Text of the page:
S.D.: From time to time, Eduard has been allowed to call us, these have been very short phone calls, hardly two to three minutes, but we have no letter from him so far.
J.S.: Have you been able to contact the Red Cross in Russia about Eduard’s case?
S.D.: We have only recently requested the support of the Red Cross in Russia. We hope that they will assist with exchange of information, as well as letters to and from prison.
J.S.: As you mentioned before, Eduard had serious health issues last year. Are you concerned about his health in detention?
S.D.: In September 2020 Eduard was diagnosed with pneumothorax, a lung disease which needed urgent hospital care and he had continuous treatment from September to December 2020. In 2020 Eduard had three surgeries, connected with his condition, therefore, we are gravely concerned about his health in the Baku prison. From the court photographs, it is clear to us that he has lost a lot of weight. We have informed the Red Cross about our concerns for his health and his recent surgeries.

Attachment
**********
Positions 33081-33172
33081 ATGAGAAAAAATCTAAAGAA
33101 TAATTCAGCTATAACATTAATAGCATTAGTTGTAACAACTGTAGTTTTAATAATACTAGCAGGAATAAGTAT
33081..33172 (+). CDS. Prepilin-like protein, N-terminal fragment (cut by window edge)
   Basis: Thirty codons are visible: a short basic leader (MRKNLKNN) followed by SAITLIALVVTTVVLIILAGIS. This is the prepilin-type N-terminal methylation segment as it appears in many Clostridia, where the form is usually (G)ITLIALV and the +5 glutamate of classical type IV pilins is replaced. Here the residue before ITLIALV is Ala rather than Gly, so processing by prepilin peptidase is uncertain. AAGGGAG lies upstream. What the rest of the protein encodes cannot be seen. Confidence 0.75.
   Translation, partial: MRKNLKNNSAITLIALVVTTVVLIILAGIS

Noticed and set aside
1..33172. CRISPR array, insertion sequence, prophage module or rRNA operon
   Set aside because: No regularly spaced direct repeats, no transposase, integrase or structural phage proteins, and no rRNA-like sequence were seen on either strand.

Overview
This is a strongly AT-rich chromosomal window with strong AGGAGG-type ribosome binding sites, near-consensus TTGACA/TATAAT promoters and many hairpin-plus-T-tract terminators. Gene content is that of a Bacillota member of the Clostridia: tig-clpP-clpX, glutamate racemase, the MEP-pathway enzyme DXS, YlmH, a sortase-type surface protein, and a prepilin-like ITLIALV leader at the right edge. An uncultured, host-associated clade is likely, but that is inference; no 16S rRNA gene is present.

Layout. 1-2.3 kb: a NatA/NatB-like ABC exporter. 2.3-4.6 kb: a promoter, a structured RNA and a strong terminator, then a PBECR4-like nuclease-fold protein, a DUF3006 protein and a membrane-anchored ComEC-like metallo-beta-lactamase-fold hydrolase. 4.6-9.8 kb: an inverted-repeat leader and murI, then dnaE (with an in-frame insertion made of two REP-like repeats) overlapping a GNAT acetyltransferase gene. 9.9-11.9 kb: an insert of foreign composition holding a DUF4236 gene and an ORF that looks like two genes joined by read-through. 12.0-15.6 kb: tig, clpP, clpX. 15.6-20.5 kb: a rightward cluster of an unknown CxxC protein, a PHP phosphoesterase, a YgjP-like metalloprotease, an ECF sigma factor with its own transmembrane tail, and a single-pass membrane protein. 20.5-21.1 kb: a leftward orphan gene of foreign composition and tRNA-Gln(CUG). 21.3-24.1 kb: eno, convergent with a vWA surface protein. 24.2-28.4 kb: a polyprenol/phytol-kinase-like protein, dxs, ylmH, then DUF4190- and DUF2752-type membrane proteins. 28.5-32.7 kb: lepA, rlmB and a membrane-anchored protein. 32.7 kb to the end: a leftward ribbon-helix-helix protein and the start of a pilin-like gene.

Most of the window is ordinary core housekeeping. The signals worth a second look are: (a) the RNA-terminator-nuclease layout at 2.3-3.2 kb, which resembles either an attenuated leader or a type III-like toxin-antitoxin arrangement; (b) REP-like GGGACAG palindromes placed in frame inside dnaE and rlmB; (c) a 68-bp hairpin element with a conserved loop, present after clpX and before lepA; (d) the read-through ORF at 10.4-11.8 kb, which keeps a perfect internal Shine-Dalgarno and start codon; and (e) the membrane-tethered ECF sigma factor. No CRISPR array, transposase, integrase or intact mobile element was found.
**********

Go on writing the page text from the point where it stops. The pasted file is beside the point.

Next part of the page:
J.S.: Reportedly, Armenian captives have been often abused by Azerbaijani forces, endured physical and mental torture. What do you know about Eduard’s current detention conditions?
S.D.: On social networks we read that Eduard rejected all previous confessions declaring that the investigation was conducted under physical and mental torture. Therefore, it is probable that Eduard has been physically abused, so he needs medical examination independent from Azerbaijani authorities, and specialized medical assistance. Therefore, we have asked the Red Cross in Russia to interfere and to raise our concerns with the Red Cross in Baku.